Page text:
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The Past

Debunked: controversial fossil linking lizards to first snakes

Missing link? More like the weakest link.
Credit: Ghedoghedo / Wikipedia, CC BY-SA 4.0
Key Takeaways
  • In 2015, researchers reported the discovery of a four-legged snake fossil, Tetrapodophis amplectus, a puzzle piece long sought by scientists to illustrate the evolution of snakes from lizards.
  • Now, a team of paleontologists debunk this claim, asserting that the specimen was an aquatic lizard.
  • Though not a prized missing evolutionary link, Tetrapodophis is still an important specimen, both for its biology and the controversy surrounding the circumstances of its findings.

A lack of limbs is one of the most eye-catching, distinguishing features of snakes. The ancestor to this group of reptiles, however, likely had four limbs. In fact, researchers have long posited that snakes evolved from lizards, though the fossil record did not completely substantiate their claims. While fossilized snakes with two hind limbs have been found, a four-limbed snake was still elusive. So, in 2015, researchers stunned the scientific community by announcing that they had discovered a preserved, four-limbed snake specimen in Cretaceous rock, found in present-day Brazil. Tetrapodophis (Greek for “four-legged snake”) amplectus was born and the “missing link” presumably discovered. The research was published in the journal Science and spurred thousands of popular news articles.

Though Tetrapodophisseemed like an excellent candidate for the coveted breakthrough find, an extraordinary claim requires extraordinary evidence — or at least a scientific consensus. When paleontologist Michael Caldwell of the University of Alberta and his colleague traveled to examine the fossil, they soon found discrepancies that made them question the original claim.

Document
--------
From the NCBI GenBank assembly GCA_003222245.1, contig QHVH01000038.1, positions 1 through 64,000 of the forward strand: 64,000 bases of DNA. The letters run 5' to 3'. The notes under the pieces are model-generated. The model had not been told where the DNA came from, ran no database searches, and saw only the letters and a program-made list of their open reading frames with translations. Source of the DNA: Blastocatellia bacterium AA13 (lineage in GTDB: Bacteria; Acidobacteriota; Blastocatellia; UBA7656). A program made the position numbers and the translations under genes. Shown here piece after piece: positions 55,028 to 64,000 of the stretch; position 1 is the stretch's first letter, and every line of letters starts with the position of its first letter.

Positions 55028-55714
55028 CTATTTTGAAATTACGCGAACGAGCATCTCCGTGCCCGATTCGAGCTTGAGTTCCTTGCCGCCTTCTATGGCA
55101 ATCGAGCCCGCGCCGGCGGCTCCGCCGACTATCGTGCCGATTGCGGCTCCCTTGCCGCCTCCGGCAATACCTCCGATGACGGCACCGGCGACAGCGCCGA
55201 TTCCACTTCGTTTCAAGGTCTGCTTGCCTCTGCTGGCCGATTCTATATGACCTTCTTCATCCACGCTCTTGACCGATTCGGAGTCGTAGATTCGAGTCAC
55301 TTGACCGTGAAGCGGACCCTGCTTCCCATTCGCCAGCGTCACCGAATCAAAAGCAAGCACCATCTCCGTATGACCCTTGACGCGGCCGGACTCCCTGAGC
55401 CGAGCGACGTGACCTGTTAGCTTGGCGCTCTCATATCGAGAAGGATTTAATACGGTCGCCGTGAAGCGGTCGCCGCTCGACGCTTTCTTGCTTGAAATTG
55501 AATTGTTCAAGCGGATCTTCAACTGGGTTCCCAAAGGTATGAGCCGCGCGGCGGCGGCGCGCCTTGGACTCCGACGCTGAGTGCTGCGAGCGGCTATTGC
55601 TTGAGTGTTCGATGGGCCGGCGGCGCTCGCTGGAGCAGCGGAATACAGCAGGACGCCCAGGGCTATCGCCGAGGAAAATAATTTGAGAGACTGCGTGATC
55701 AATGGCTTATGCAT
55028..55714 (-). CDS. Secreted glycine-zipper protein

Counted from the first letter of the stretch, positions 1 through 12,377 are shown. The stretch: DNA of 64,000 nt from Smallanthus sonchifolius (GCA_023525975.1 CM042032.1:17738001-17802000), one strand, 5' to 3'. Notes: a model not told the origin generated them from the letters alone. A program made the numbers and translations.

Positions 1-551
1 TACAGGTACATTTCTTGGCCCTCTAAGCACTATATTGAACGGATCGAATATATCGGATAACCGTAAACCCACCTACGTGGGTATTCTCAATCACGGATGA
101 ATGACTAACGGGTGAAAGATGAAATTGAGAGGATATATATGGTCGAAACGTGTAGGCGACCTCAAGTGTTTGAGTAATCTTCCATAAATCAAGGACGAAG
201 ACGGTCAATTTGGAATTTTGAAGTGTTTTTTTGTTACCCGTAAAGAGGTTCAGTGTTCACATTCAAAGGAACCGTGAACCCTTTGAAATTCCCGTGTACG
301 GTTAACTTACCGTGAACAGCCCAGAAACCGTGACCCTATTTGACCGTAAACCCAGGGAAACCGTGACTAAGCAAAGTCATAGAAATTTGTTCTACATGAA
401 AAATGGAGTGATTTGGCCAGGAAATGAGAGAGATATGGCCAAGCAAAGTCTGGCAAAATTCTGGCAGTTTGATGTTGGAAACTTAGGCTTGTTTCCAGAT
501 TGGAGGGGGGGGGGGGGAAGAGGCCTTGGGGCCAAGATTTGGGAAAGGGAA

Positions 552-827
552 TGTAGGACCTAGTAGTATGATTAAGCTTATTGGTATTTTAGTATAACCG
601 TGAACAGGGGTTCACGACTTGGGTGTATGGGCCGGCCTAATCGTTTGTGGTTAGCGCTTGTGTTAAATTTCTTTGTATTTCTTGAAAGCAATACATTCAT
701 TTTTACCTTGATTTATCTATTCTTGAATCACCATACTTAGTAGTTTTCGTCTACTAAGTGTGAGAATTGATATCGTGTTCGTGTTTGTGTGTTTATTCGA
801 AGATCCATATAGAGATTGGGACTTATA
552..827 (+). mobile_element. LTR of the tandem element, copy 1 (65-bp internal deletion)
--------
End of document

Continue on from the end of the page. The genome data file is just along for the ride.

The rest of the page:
In a recent paper published by the Journal of Systematic Paleontology, Caldwell and his team detailed and recharacterized the anatomy, morphology, and evolutionary relationships of Tetrapodophis. Though the first study included a detailed characterization, Caldwell noted that the original researchers focused on the skeleton and skull of the specimen. However, the fossil was found when a slab of rock was split; one side contained the skeleton and skull, and the other preserved a natural mold of Tetrapodophis’ body, which was pressed into the rock itself. According to Caldwell and his team, the mold preserved several features that indicate Tetrapodophis was not a snake.

Several morphological features not presented in the original study, such as unhooked teeth and an absence of large ventral scales, were used to revise the original characterization. The conclusion? Tetrapodophis is not a snake, but rather a dolichosaur, a type of long-bodied aquatic lizard.

Tetrapodophis is still unique

Although the authors refuted the purported claim that Tetrapodophis is a snake, the authors stressed that it is still a very exceptional and rare creature, with intriguing ecological and physical features not seen in other lizards. Tetrapodophis’ anatomy and morphology — as well as the half-finished, fish-like meal found preserved in its gut — indicate that itlived in an aquatic habitat. However, unlike other dolichosaur lizards from the late Cretaceous, the lizard likely lived in freshwater, given the environment in which the specimen was discovered. A similar specimen from Japan supports the view that a freshwater habitat might have been preferred by the earliest lizards of their kind.

Additionally, one of the more notable features of Tetrapodophis is that it is exceptionally small. At roughly 195mm in length, it is approximately the size of the smallest known extant lizards.

A reptilian discovery

When Tetrapodophis made news in 2015, the circumstances of its discovery were mired in ethical and legal issues. There are strict laws governing the exploration of public property, including fossils, in Brazil. To protect the country’s scientific and cultural heritage, any researchers hoping to collect scientific material need to consult and collaborate with scientists at Brazilian institutions. The rules also clearly specify that important fossils, like Tetrapodophis, must remain in Brazil. These types of rules are hardly abnormal. Similar laws exist in Canada, Italy, and China, among other countries.

Without appropriate permits for the specimen’s removal, as well as other probable violations regarding its discovery, the handling of Tetrapodophis was met with scrutiny from other researchers and journalists. Despite this, the fossil remains outside of Brazil, in violation of the law. Caldwell and his co-authors believe the specimen must be repatriated — perhaps by crawling rather than slithering back to its rightful owner.

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